A study conducted at University College London (UCL) may have discovered how to improve eyesight in a cost-effective and non-intrusive way: by looking at deep red light.
The study was published in the Journal of Gerontology. The researchers found that staring into deep red light for three minutes a day for at least two weeks dramatically recovered eyesight deficiencies.
“As you age your visual system declines significantly, particularly once over 40,” says Glen Jeffery of the UCL College of Ophthalmology.
“Your retinal sensitivity and your color vision are both gradually undermined, and with an aging population, this is an increasingly important issue,” he adds.
The problem is, as we age, the mitochondrial cells in our eyes begin to absorb less light, thus producing less energy. This leads to a decline in sensitivity and color vision.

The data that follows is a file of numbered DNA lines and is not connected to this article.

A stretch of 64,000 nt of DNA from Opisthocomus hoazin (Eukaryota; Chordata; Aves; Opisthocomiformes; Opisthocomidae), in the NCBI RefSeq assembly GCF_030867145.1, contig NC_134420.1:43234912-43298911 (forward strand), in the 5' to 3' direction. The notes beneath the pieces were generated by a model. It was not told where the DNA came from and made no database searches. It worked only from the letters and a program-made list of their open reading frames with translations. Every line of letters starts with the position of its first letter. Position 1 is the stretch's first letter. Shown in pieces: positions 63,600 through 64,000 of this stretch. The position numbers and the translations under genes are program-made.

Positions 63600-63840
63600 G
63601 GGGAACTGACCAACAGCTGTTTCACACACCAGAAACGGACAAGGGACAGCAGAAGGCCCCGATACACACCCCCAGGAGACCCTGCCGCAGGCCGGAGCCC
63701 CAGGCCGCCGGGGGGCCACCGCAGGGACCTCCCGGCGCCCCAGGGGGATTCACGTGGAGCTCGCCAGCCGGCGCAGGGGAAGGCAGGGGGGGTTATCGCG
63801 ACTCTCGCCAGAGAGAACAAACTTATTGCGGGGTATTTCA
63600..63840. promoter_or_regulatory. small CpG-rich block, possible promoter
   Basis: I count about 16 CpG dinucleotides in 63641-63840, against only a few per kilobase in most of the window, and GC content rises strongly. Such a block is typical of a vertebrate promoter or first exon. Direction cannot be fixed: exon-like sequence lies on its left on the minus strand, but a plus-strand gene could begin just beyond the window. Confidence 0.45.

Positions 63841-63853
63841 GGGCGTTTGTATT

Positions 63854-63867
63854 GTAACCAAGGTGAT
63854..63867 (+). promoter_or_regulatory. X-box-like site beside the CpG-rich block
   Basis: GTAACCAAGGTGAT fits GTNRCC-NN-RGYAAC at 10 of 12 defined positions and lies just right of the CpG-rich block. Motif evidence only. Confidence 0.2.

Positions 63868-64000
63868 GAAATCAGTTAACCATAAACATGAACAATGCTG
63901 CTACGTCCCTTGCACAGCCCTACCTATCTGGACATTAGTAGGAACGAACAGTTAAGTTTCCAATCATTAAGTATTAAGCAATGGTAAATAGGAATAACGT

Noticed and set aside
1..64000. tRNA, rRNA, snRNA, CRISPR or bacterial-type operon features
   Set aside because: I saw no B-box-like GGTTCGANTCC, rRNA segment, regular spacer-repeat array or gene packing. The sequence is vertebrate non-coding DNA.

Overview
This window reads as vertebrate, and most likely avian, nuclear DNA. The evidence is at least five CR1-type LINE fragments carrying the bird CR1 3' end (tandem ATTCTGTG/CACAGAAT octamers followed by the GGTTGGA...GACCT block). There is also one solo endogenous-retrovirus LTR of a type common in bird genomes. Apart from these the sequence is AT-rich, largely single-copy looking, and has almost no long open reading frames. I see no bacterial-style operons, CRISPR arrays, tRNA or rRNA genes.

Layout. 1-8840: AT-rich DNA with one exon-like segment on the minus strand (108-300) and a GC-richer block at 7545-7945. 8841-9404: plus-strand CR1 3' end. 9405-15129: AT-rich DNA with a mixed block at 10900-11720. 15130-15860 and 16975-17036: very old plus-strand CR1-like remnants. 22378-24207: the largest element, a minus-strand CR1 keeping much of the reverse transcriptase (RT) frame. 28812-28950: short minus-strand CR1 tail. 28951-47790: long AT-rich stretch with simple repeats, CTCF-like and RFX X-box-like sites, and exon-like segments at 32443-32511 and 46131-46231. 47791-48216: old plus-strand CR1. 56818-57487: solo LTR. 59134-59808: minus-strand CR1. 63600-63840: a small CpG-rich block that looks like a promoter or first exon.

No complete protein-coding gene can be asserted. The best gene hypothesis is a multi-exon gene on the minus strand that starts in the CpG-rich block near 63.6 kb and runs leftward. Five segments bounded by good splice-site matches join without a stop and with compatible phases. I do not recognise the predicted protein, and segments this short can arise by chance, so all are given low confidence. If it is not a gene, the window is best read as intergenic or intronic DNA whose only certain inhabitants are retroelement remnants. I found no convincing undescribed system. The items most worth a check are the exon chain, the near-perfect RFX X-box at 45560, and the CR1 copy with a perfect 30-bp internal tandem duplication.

The cells in our eyes absorb some wavelengths of light better than others. Red light is very easily absorbed.
More absorption = more energy production = better cellular health and eyesight.
“Our study shows that it is possible to significantly improve vision that has declined in aged individuals using simple brief exposures to light wavelengths that recharge the energy system that has declined in the retina cells, rather like re-charging a battery,” according to Jeffrey.
Although their products are not yet available to the public, the red light technology used in the study only costs about $14, meaning it will be highly accessible to the public once released.